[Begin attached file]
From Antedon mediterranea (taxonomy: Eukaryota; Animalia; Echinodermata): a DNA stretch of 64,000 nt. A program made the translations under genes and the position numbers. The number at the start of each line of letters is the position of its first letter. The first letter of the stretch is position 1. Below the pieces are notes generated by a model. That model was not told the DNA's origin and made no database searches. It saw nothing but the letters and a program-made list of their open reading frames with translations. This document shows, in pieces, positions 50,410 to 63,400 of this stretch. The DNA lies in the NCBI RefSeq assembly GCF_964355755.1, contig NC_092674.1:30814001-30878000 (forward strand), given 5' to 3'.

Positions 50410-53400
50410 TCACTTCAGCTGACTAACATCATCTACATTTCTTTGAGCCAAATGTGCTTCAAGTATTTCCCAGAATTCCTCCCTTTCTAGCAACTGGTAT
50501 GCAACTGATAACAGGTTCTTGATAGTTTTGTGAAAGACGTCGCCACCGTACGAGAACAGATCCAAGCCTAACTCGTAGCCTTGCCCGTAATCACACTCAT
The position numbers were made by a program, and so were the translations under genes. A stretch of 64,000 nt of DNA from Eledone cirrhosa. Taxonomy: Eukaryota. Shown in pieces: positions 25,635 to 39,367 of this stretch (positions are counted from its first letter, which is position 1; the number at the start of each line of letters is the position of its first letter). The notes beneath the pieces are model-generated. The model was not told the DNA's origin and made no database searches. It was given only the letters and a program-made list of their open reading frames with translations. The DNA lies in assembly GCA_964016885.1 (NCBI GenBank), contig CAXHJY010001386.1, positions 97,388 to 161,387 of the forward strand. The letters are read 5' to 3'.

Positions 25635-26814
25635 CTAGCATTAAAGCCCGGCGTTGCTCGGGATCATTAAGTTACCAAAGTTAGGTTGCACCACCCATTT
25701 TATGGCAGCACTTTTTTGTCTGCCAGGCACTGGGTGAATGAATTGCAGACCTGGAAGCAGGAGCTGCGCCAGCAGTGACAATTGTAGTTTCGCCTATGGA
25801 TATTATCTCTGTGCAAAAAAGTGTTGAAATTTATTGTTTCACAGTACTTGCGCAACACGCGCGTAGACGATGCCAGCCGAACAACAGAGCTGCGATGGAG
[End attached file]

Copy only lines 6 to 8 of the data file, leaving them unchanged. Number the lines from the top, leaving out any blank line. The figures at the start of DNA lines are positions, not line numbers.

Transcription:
Positions 25635-26814
25635 CTAGCATTAAAGCCCGGCGTTGCTCGGGATCATTAAGTTACCAAAGTTAGGTTGCACCACCCATTT
25701 TATGGCAGCACTTTTTTGTCTGCCAGGCACTGGGTGAATGAATTGCAGACCTGGAAGCAGGAGCTGCGCCAGCAGTGACAATTGTAGTTTCGCCTATGGA